The Dark Dinner Exam With The Higgs Boson
Visible matter – everything from pollen to stars and galaxies – makes up approximately 15% of the total mass of the Universe. The remaining 85% is made from something completely different from the things we can touch and see: dark matter. Despite dizzying evidence from the observation of gravitational effects, the nature of dark matter and its composition remain unknown.
How can physicists study dark matter beyond gravitational effects if it is practically invisible? Three different approaches are followed: indirect detection with astronomical observations, search for decay products of dark matter disposal in galactic centers; direct detection with very sensitive experiments in low background, looking for dark matter that disperses nuclei; and creating dark matter in the Large Hadron Collider (LHC) controlled laboratory environment in CERN.
Although successful in describing elementary particles and their interactions at low energies, the Standard Model of particle physics does not include a stable particle of matter. The only possible candidates, the neutrinos, do not have the proper properties to explain the dark matter observed. To solve this problem, a simple theoretical extension of the Standard Model predicts that existing particles, such as the Higgs boson, act as a “portal” between known particles and dark matter particles. Since Higgs boson pairs in mass, massive particles of dark matter must interact with it. Higgs boson still has great uncertainties related to the strength of its interaction with Standard Model particles; up to 30% of Higgs-boson faults can be potentially invisible, according to the latest Higls-boson combined ATLAS measurements.
Can some of Higgs bosons be destroyed in dark matter? Since dark matter does not interact directly with the ATLAS detector, physicists are looking for signs of “invisible particles” ascertained through the preservation of the moment of proton-proton collision products. According to the Standard Model, the fraction of Higgs bosons rotting to an invisible final state (four neutrinos!) Accounts for only 0.1% and is thus negligible. If such events are observed, it would be a direct indicator of new physics and possible evidence of the decay of Higgs bosons into particles of dark matter.
Can Higgs rot in dark material? The ATLAS collaboration checked the complete LHC Run 2 data to set the strongest boundaries on the Higgs boson decay in invisible dark matter particles.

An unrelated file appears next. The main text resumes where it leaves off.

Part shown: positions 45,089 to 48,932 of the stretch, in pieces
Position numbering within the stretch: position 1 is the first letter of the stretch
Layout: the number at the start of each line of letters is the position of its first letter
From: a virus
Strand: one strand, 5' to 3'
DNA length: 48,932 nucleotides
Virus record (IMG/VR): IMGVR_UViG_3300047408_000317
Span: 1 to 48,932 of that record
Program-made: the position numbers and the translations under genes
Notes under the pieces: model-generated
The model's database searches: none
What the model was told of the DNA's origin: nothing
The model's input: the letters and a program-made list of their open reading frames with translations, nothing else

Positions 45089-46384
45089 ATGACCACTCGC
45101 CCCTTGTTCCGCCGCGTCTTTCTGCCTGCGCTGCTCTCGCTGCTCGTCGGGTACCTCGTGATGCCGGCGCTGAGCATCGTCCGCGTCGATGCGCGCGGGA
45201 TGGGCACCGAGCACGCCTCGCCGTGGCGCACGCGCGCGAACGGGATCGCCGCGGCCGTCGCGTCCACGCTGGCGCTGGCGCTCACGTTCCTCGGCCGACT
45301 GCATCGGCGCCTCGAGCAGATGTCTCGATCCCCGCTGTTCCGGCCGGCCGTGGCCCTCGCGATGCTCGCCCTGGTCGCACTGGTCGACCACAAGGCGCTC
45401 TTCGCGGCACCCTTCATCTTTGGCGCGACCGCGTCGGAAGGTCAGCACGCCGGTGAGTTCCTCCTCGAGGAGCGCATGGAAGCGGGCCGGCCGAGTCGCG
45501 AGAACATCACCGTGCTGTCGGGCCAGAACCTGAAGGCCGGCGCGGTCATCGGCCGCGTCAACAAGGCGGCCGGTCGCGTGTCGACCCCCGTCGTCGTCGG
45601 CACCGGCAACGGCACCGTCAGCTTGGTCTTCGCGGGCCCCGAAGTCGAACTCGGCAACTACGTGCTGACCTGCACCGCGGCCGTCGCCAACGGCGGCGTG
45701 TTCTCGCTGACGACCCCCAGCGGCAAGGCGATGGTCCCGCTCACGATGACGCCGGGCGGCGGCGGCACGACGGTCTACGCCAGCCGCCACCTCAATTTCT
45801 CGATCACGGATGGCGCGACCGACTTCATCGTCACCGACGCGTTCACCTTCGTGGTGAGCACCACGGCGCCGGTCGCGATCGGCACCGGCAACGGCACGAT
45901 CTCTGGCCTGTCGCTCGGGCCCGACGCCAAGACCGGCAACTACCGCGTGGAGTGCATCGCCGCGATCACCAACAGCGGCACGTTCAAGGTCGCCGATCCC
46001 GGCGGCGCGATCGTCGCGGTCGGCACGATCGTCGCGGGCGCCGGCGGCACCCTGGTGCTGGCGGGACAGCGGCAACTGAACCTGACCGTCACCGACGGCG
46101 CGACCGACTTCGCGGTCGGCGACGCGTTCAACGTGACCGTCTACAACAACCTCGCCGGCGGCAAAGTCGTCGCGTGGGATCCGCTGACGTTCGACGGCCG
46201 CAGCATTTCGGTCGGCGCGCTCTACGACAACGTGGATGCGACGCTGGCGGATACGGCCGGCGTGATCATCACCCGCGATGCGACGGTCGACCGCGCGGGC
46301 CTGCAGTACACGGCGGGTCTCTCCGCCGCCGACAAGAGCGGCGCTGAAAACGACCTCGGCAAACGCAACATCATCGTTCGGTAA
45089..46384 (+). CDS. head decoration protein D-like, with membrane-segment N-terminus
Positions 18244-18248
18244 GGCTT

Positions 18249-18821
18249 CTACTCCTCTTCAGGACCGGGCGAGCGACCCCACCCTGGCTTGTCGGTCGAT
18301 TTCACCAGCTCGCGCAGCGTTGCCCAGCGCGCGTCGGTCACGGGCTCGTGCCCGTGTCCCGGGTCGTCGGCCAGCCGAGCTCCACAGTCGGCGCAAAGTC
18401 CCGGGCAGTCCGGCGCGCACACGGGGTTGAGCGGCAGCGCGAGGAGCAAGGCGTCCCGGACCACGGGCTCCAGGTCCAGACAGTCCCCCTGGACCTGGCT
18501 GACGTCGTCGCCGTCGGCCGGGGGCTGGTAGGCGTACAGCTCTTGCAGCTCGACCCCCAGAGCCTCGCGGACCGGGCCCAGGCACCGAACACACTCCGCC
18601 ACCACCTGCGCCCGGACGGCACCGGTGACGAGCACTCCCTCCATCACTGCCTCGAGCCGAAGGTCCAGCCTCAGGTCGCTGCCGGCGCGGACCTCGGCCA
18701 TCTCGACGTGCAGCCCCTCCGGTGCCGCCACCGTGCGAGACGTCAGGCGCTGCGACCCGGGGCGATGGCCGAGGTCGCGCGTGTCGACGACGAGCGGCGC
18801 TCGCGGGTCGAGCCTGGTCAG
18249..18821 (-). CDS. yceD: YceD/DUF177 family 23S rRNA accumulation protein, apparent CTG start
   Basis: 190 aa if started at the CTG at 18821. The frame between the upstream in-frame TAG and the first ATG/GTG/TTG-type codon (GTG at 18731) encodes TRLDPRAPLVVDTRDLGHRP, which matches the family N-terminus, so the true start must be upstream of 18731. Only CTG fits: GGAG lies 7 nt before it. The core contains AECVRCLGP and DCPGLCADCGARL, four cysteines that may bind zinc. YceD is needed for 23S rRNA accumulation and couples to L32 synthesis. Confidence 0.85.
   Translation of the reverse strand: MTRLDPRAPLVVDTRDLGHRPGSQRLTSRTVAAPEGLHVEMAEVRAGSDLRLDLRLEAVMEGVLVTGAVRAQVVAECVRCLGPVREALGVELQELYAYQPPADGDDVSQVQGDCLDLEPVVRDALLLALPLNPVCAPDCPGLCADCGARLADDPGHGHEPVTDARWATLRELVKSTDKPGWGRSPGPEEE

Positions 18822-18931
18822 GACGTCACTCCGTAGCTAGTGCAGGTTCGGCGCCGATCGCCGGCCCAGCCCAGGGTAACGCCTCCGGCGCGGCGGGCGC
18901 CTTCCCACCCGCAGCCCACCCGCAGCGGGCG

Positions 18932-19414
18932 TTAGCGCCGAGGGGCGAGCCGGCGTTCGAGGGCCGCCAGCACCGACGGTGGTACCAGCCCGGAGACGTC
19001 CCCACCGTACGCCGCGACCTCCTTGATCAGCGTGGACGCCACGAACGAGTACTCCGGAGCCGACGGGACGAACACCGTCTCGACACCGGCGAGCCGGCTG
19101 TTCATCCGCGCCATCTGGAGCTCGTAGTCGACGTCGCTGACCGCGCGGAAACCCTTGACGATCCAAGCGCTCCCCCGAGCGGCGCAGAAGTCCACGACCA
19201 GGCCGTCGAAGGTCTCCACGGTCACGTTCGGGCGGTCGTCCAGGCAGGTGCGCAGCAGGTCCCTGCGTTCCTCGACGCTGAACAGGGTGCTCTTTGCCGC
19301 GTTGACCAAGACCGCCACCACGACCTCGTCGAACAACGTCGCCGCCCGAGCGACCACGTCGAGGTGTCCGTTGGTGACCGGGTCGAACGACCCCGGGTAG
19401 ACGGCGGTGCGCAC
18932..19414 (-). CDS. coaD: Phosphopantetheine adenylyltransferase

At the LHC, the most sensitive channel for looking for direct decay of the Higgs boss in invisible particles is through the so-called boson ovary fusion production (VBF) of the Higgs boson. The output of the VBF Higgs-boson results in two particle sprays (called “jets”) pointing one direction further on the ATLAS detector. This, combined with a large missing moment in the perpendicular (“transverse”) direction on the axis of the beam from invisible particles of matter, creates a unique signature that ATLAS physicists may require.
In the recently presented results, the ATLAS Collaboration studied the complete LHC Run 2 data collected by the ATLAS Detector in 2015–2018 to look for Higgs-boson decay to dark matter particles at VBF events. No significant overstepping of events over the expected background by known Standard Model processes was found in the analysis. ATLAS issued, at a 95% confidence level, an exclusion limit of Higgs-boson decay to invisible particles of 13%. This analysis included approximately 75% more data than the previous ATLAS search, and the team implemented several improvements including:
- Faster filtering algorithms to generate more simulated collisions with equivalent computing power. The lack of simulated events was the main uncertainty in the first 13 TeV version of this analysis.
- Optimized collision selection to receive ~ 50% more Higgs-boson events on the same data.
- Categorize refined events to result in a higher signal-to-background ratio in search regions. This can be seen in Figure 1, as the red curve in the bottom panel increases with the higher invariant mass of the two main planes (mJJ).
- Improved acceptance for collisions enriched in background processes, allowing analysts to improve process process modeling.
This observed exception is consistent with no sign of Higgs breast decay in dark matter. New results advance the search for poorly interacting mass particles (WIMPs), a popular candidate for dark matter. ATLAS set additional exclusion limits for lower WIMP measures, which are comparable to other direct detection experiments in Figure 2. These limits are competitive with the best direct detection experiments for WIMP measures up to half the Higgs mass -boson, assuming Higgs boson interacts directly with dark matter.
This new analysis sets the strongest existing boundaries in Higgs turkey decay to invisible particles to date. As research continues, physicists will continue to increase sensitivity to this fundamental investigation of dark matter.